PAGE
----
Shane: I definitely had to learn a few things, the most important of which was how to become a good interviewer. I started watching more news programs to see how they interviewed guests and how they framed questions to get people talking. I had to learn how to ask hard questions (I still struggle asking financial impact questions, for instance) – I want my shows to be a conversation, not an interrogation. I had to learn how to prep for my interviews, especially because I’m always interviewing tour operators with different kinds of tours. I found that listening became even more important.
Then there was the whole running of this kind of content business that I had to learn: Email list management, production flow, podcast editing and publishing, WordPress website creation and management, how to use social media and market a business through it — like running a Facebook Group or using Instagram.
Redeam: What have been some of your other big obstacles or challenges?
Shane: The toughest thing for me is managing my time. There’s just so much to do. I’ve become very good at setting up weekly goals with a schedule. I’m actually more organized now than when I worked for big corporations! I have learned to outsource some of the work I don’t have to do so I can focus on my bread and butter. Another lesson I’ve learned is that what I worried about as an employee is completely different than what I worry about now as an entrepreneur. I used to worry about my staff and our deals and making our numbers; now I go to bed at night sometimes worrying if I’m wasting my time and my money.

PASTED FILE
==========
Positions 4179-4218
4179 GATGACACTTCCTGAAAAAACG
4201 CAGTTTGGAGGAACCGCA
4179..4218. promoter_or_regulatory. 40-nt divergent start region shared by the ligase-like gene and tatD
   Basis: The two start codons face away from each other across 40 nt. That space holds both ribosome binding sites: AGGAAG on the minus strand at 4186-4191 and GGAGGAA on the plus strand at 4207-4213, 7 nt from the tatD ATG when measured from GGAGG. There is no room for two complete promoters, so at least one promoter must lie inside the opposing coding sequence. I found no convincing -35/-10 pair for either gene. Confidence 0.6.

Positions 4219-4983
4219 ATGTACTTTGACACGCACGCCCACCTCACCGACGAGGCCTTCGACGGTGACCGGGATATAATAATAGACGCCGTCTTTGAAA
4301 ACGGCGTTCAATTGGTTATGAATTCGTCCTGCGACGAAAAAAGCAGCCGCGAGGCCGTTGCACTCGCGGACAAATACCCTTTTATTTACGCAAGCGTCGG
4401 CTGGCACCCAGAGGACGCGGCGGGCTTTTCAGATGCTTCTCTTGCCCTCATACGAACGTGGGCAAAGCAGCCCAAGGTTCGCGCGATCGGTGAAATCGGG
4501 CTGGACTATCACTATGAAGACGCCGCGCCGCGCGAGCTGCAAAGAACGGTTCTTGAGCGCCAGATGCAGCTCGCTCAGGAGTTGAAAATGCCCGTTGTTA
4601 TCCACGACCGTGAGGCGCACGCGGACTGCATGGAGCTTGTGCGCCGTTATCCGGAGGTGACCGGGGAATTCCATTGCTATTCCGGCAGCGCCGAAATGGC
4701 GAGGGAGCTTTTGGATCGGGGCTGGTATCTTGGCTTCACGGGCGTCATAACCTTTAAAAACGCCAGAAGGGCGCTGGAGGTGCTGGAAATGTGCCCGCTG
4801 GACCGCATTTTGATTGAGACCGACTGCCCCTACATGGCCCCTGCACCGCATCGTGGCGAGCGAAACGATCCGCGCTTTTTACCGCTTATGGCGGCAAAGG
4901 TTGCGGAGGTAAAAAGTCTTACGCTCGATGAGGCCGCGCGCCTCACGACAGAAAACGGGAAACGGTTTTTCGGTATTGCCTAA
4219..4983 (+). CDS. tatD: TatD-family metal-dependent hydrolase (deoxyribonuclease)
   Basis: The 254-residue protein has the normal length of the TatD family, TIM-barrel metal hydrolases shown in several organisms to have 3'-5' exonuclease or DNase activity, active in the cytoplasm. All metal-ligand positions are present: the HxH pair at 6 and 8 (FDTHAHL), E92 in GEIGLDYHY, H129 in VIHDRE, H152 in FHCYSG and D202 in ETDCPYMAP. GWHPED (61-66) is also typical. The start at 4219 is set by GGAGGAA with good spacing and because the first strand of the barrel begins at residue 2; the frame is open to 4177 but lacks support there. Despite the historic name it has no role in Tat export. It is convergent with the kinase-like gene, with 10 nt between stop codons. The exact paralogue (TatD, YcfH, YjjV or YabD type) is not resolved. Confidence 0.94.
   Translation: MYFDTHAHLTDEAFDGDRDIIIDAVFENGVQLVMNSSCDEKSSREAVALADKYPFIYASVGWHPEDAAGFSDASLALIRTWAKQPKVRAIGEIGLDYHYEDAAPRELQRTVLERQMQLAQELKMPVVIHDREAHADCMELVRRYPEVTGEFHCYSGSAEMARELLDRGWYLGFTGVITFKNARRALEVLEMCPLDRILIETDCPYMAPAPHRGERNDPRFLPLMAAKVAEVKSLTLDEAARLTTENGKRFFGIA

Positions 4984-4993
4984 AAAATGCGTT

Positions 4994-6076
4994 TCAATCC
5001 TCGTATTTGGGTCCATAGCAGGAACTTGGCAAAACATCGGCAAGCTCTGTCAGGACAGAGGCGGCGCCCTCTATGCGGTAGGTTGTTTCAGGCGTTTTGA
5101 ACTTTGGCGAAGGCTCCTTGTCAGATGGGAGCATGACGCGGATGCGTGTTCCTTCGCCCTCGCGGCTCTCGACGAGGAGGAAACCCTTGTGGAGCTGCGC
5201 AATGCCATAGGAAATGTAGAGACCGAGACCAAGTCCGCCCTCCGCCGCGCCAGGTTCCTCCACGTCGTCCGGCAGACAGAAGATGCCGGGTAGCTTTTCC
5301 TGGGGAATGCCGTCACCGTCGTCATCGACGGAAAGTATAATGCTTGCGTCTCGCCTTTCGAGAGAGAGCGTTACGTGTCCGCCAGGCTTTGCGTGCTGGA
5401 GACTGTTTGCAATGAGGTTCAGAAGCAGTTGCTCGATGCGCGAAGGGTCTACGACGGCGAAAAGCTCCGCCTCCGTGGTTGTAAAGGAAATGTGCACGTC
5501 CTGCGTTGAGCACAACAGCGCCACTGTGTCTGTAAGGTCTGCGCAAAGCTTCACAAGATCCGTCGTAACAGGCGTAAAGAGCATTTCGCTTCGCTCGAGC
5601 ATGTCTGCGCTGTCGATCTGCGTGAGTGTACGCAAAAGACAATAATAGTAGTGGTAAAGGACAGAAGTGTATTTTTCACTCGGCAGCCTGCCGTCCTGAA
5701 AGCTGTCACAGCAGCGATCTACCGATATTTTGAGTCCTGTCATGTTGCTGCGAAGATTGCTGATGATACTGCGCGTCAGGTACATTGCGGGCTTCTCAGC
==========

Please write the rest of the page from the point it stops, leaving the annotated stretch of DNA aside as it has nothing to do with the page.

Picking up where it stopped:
Redeam: What has your emotional spectrum been like during this reinvention journey? How did you cope?
Shane: A rollercoaster! I have suffered from imposter syndrome, because I’m actually a shy, introverted person. Who am I? I’ve never run a tour business! I don’t want Tourpreneur to be the Shane Whaley Show. I want the guest to be the expert.
Some days I feel like I should just throw it all in and get a job, but most days I find the energy I need from all the heartfelt emails and messages I get from the operators themselves who tell me how much my show is helping them. I also keep in perspective that my objective in creating this business was to have a certain quality of life, not grow big and exit fast. In that regard, I’m a lot like the tour operators I interview.